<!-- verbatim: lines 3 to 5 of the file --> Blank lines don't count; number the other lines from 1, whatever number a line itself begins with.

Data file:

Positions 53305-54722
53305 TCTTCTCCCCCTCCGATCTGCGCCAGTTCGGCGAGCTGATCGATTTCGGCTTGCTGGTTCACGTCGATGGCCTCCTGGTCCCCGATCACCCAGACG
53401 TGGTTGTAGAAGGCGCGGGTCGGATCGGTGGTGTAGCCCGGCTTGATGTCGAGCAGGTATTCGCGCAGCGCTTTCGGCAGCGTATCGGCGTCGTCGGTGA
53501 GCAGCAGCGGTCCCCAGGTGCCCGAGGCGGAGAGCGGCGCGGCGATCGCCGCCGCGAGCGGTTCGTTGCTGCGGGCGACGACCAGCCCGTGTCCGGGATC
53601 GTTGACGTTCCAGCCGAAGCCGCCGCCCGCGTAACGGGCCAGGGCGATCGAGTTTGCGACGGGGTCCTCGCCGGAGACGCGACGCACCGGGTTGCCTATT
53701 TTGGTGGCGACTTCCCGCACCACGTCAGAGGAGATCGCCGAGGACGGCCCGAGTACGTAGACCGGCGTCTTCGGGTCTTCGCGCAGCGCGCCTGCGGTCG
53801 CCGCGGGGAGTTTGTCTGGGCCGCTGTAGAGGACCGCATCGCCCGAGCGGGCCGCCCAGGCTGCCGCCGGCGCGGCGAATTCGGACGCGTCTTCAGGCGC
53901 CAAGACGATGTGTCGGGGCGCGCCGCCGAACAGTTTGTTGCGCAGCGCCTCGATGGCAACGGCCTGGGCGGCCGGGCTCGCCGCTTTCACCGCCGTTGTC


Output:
53401 TGGTTGTAGAAGGCGCGGGTCGGATCGGTGGTGTAGCCCGGCTTGATGTCGAGCAGGTATTCGCGCAGCGCTTTCGGCAGCGTATCGGCGTCGTCGGTGA
53501 GCAGCAGCGGTCCCCAGGTGCCCGAGGCGGAGAGCGGCGCGGCGATCGCCGCCGCGAGCGGTTCGTTGCTGCGGGCGACGACCAGCCCGTGTCCGGGATC
53601 GTTGACGTTCCAGCCGAAGCCGCCGCCCGCGTAACGGGCCAGGGCGATCGAGTTTGCGACGGGGTCCTCGCCGGAGACGCGACGCACCGGGTTGCCTATT